Allotment photo ID bid buried after deluge of complaints from Hartlepool gardeners

Ray Metcalfe (right) and Lenny Hornsey at Thornhill allotments
Ray Metcalfe (right) and Lenny Hornsey at Thornhill allotments

CIVIC chiefs have withdrawn a new policy that asked allotment holders to show photograph identification after anger from gardeners.

Hartlepool Borough Council has backed down on the move to bring in the picture cards after a “productive” meeting with plot-holders.

Gardeners welcomed the move as a “step in the right direction” but say there are still “too many rules” to have an allotment.

The Mail reported last month that allotment holders were up in arms about “ridiculous” new regulations drawn up by the council, with civic chiefs admitting staff use ladders to scale walls to take pictures of plots to ensure they are being managed properly.

The photo ID idea came after the council discovered people were fraudulently gaining tenancy of allotments.

In some cases people were operating two and three allotments at a time and one allotment was even found to be in a child’s name.

But after a meeting with allotment association members, council chiefs decided to scrap photo ID after recognising most weren’t in favour.

A council spokesman said: “Following issues raised at a recent Neighbourhood Forum meeting, the council met with representatives of allotment associations in the town and we had a very productive meeting.

“The meeting gave allotment representatives the opportunity to ask questions and raise issues on a number of matters.

“As a result the council has decided to withdraw the requirement for allotment holders to provide photo ID.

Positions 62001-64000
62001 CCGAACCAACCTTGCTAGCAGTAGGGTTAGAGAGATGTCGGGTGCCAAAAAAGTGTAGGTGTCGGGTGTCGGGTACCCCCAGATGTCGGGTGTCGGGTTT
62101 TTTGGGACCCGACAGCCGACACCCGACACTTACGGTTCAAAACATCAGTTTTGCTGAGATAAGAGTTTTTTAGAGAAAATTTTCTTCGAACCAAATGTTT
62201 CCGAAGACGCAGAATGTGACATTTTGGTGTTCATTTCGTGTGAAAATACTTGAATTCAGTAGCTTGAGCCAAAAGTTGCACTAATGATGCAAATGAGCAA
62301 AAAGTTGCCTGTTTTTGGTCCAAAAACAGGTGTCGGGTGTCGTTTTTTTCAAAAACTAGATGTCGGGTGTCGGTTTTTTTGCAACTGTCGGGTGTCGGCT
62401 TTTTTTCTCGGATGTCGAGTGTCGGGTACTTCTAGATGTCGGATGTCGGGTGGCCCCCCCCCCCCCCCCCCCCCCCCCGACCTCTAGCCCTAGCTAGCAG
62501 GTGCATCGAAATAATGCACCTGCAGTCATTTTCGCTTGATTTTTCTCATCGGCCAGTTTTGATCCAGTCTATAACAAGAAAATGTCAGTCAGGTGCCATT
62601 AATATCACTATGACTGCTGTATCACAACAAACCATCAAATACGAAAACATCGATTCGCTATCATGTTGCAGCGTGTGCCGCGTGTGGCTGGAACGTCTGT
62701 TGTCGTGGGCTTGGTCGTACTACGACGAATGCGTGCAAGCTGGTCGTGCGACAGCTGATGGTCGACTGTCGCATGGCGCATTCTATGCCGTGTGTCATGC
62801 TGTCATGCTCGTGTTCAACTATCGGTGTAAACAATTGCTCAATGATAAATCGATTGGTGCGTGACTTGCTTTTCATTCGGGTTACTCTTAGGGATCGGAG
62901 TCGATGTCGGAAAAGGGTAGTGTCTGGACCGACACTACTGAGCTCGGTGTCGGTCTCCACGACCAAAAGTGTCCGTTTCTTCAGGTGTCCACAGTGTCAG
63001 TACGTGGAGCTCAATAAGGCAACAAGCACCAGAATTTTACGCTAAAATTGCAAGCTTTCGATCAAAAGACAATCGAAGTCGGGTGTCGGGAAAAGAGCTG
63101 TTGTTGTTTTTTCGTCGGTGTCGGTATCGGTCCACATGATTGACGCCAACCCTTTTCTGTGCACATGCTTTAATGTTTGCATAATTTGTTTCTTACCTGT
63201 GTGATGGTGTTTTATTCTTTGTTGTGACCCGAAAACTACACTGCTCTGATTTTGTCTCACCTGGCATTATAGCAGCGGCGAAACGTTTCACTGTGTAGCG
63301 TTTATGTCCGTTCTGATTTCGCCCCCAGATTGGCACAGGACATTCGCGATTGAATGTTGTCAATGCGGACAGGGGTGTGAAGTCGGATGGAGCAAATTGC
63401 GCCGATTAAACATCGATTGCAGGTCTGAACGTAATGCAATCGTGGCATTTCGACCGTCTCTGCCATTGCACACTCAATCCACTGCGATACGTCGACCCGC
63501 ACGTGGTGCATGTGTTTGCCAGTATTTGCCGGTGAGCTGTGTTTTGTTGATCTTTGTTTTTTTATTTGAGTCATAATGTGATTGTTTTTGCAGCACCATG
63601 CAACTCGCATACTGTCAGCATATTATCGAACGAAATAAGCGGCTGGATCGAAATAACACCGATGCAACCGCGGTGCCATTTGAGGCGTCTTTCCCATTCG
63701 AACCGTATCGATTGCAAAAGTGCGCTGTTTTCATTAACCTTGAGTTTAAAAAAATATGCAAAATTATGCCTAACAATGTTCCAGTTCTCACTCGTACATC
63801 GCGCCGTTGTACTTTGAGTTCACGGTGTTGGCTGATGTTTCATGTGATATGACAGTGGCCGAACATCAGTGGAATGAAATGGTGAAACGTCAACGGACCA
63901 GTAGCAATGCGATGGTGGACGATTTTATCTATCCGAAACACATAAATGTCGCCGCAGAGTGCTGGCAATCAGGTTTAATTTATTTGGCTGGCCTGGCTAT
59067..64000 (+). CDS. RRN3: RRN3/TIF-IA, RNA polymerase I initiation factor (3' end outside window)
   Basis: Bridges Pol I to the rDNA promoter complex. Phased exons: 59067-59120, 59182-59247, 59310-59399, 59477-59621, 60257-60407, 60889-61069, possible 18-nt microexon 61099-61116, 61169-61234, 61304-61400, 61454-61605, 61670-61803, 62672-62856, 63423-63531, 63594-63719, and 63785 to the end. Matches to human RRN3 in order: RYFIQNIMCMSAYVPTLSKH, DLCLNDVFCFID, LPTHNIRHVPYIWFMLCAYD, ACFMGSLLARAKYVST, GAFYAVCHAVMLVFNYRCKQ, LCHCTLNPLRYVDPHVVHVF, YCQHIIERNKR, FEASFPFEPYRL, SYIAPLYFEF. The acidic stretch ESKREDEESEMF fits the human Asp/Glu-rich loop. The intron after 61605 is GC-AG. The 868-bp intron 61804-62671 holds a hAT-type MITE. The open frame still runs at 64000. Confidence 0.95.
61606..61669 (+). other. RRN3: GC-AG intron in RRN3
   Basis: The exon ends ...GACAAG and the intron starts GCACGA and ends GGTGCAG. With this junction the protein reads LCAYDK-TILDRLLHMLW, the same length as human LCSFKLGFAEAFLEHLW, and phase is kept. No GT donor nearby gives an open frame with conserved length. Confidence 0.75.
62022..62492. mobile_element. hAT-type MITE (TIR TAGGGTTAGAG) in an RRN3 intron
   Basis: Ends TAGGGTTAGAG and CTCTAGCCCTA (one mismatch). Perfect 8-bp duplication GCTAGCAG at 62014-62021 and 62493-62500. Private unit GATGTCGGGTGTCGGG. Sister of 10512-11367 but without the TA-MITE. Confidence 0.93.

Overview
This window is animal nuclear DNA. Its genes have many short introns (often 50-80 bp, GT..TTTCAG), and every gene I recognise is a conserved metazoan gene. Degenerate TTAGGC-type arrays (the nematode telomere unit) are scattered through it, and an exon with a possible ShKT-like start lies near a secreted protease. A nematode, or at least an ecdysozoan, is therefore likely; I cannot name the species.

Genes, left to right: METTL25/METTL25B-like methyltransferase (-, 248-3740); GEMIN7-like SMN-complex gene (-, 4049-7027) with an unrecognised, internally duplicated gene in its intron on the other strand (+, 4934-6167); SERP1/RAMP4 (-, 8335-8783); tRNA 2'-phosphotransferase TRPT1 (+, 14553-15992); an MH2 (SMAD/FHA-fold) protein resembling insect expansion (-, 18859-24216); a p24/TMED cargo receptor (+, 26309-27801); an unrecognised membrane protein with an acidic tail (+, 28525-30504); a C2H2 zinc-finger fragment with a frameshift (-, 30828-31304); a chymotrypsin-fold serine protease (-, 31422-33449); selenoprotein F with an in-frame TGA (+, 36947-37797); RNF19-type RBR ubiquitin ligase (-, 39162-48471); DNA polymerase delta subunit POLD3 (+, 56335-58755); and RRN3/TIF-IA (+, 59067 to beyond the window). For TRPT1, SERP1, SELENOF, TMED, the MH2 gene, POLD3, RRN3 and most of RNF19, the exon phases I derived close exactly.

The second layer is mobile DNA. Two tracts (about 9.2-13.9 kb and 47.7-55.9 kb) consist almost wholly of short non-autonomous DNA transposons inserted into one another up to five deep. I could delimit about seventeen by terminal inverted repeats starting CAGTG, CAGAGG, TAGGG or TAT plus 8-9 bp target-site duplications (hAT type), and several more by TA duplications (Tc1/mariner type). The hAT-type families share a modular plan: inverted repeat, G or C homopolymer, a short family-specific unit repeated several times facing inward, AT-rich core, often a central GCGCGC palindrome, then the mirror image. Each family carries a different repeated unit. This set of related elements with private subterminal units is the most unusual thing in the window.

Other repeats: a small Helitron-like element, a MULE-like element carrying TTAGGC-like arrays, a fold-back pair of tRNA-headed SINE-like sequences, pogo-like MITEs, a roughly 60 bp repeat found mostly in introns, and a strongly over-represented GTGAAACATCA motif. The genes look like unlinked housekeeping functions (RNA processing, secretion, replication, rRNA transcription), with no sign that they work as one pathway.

“We considered introducing this to reduce some fraudulent practices to acquire allotments and whilst the idea had the support of many allotment holders, we recognise that the majority were not in favour.

“The council has collated all the views from the allotment holders and are now considering the future strategy which will be deliberated at a further meeting with allotment association representatives in the near future.

“We are committed to working together to ensure that we have allotments the town can be proud of and that they are used for the right and proper purposes.”

Ray Metcalfe, 79, who has had his plot at Thornhill allotments since 1978, welcomed news of the U-turn.

The retired council groundsman and dad-of-two, who has three grandchildren and three great-grandchildren, of Throston, said: “It’s about time. If it was still going ahead, I would not have given permission to take my photograph or even have an ID card. It’s all wrong, it’s a breach of human rights.”

Neighbouring plot-holder Lenny Hornsey, 69, a retired scrap and demolition worker from the marina area, said: “We are over the moon. What did we need it for anyway?”

But Rossmere Allotments Association secretary Louise Calvert, who helped draw up the rules as part of a focus group, said: “The idea was protection for plot-holders. I can see where there could have been problems but I could see more positives than negatives. It would have meant a lot more security.

“The rules are there to protect people doing what they should be doing.”

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